November 3, 2017

Authored by: Charles Lin

House Republicans released their new tax bill on November 2, 2017.  As expected for such a significant proposal, the final bill, if passed, will likely look different.  Nonetheless, the bill, in its current form, provides the base starting point from which the House GOP intends to negotiate, both within their party and without.

The changes in the tax bill related to transfer taxes are as follows:

  • The transfer tax exemption for gift, estate, and GST purposes is doubled in 2018, from $5,000,000 per person to $10,000,000, as previously indexed for inflation – $11,200,000 per person – and indexed from there.
  • The estate and generation-skipping transfer tax will be fully repealed on January 1, 2024.
  • “Step-up” basis on death for income tax purposes of inherited property (presumably other than retirement plan benefits and other items of “income in respect of a decedent”) would remain in effect, even after 2023, despite the estate tax having been repealed.
  • The gift tax remains in effect after 2023, with a top rate of 35% and an exemption of $10,000,000 as previously indexed, and indexed from there.

Other notable changes proposed are as follows:

  • The number of income tax brackets is lowered from seven to four, beginning with 12% on the first $45,000 of income for individuals and $90,000 for married couples filing jointly, and ending with 39.6% on income starting at $500,000 for individuals and $1,000,000 for married couples.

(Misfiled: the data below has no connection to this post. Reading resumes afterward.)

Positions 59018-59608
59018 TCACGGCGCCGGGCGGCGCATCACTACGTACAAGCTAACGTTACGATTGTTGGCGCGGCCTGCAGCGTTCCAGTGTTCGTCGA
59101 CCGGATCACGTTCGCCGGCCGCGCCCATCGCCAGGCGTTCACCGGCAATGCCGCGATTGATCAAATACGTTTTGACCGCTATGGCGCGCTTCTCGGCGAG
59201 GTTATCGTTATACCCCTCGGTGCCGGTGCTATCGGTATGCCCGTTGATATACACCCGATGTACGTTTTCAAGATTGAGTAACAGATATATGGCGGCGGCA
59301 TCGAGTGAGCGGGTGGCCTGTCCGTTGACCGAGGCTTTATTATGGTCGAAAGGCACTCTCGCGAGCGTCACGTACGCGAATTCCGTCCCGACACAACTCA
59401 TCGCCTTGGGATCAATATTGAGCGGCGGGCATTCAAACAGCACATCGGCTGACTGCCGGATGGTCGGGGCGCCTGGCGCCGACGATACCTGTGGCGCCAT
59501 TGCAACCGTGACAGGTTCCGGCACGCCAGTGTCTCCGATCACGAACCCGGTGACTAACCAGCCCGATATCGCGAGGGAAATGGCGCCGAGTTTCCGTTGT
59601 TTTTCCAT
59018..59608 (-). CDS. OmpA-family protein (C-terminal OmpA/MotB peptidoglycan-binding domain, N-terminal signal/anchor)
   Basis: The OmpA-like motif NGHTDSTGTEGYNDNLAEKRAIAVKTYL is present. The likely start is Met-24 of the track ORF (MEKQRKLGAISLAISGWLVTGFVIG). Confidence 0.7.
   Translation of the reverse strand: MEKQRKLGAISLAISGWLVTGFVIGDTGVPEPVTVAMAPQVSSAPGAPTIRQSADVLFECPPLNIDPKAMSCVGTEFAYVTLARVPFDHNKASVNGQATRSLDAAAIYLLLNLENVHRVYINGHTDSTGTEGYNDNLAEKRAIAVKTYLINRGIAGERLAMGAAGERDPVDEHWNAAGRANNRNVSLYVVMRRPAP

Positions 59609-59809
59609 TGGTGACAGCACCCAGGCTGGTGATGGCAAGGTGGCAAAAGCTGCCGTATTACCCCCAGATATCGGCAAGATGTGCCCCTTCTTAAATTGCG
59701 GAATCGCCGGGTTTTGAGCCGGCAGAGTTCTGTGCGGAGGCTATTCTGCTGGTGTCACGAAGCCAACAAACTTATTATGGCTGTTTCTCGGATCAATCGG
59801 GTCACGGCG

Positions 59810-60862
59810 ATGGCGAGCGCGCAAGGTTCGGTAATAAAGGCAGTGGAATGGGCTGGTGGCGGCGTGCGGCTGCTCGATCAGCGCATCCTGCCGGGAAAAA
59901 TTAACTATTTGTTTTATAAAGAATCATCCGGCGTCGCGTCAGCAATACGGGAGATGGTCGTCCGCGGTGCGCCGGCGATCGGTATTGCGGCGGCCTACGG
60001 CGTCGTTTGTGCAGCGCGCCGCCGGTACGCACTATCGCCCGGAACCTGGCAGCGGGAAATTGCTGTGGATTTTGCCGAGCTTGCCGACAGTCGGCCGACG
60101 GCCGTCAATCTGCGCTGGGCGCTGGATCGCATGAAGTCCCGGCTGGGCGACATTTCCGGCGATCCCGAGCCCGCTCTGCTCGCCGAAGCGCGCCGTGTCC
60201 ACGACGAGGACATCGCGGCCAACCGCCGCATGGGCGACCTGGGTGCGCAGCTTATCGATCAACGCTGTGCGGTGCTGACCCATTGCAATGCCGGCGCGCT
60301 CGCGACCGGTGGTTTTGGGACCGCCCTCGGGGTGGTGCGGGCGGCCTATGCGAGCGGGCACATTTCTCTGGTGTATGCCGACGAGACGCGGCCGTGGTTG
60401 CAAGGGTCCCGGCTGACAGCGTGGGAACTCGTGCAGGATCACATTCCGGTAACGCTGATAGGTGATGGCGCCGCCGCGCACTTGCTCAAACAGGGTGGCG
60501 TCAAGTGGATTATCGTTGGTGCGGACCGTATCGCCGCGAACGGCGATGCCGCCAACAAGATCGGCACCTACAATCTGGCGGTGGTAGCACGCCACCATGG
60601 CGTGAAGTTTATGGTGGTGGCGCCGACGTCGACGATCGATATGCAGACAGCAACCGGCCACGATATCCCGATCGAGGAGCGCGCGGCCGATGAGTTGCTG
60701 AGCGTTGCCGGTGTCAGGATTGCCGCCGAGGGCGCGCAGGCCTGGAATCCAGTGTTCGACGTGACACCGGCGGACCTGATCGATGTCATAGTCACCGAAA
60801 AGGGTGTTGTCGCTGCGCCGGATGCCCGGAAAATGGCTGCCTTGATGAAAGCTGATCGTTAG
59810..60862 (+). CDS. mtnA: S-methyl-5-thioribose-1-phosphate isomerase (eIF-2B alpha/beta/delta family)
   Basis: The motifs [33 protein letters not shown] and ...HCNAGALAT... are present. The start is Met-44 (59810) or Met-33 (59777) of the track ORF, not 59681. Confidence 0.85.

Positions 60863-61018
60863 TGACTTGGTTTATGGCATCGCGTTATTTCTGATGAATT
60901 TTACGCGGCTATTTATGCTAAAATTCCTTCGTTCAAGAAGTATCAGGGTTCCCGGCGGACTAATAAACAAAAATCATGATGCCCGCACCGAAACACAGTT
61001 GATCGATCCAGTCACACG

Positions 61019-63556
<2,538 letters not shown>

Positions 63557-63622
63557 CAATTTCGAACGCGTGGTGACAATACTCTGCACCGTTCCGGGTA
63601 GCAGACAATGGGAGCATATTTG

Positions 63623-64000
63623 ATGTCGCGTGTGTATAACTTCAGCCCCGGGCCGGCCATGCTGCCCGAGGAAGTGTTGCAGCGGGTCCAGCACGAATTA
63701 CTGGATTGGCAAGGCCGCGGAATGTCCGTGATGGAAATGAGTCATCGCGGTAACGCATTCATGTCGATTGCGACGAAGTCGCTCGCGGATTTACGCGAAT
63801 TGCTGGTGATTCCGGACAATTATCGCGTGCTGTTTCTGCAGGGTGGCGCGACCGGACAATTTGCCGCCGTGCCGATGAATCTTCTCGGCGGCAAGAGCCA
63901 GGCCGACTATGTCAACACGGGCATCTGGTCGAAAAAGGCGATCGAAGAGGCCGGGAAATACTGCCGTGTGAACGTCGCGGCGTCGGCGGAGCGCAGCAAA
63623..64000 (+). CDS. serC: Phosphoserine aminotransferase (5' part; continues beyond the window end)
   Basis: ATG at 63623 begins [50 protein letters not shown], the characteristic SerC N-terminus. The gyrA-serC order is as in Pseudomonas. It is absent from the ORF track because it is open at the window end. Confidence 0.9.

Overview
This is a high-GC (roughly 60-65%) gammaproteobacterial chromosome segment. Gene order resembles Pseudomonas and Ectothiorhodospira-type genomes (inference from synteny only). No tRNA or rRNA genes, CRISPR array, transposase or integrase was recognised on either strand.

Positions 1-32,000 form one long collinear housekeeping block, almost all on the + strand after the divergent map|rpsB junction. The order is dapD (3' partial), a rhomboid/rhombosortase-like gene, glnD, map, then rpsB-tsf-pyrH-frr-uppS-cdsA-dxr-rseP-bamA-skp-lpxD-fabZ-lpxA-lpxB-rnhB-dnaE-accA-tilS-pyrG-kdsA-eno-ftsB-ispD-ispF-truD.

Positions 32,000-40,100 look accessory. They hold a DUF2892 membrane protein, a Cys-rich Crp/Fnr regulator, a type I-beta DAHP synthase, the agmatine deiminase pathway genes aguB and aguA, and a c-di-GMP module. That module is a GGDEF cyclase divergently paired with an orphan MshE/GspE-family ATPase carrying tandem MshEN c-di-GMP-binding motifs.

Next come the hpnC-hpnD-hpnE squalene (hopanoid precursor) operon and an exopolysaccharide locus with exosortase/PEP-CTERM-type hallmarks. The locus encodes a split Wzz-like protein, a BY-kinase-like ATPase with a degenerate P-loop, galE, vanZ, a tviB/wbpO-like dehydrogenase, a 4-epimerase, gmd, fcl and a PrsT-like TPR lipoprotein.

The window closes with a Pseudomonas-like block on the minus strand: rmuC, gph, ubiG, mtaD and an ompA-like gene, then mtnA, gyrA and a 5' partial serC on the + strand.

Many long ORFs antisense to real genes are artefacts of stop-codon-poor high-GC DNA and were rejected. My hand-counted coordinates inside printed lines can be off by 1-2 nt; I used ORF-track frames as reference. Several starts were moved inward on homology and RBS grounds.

• There will also be four income tax brackets for trusts and estates: 12% on the first $2,550 in income, 25% on income starting at $2,550 up to $9,150, 35% on income starting at $9,150 up to $12,500, and 39.6% on all income above $12,500.
  • The standard deduction is nearly doubled, from $6,350 to $12,000 for singles and from $12,700 to $24,000 for married couples filing jointly.
  • Personal exemptions are eliminated.
  • Instead of being taxed at an ordinary rate for business profits, passive owners of pass-through businesses would pay a 25% rate. However, the bill presumes that for those actively involved in the business, 70% of the pass-through income is attributed to labor, which would be subject to higher ordinary income rates. This results in a top mixed rate of about 35%. For personal service companies, such as law firms, the bill presumes that 100% of the pass-through income is attributed to labor.
  • The deduction for state and local property taxes is capped at $10,000.
  • State income taxes can no longer be deducted.
  • The corporate tax rate is lowered to 20% from 35%.
  • The home mortgage interest deduction will apply only to loans up to $500,000 for new homes, down from the current $1,000,000 limit. The existing structure for current mortgages is preserved.
  • The alternative minimum tax is repealed.
  • The child tax credit is increased from $1,000 to $1,600, but the $600 increase will not be “refundable”, i.e. if your income tax bill is zero, you will not receive a check for the credit.

Note that there are no changes to pre-tax 401(k) plans, contrary to previous discussions reported.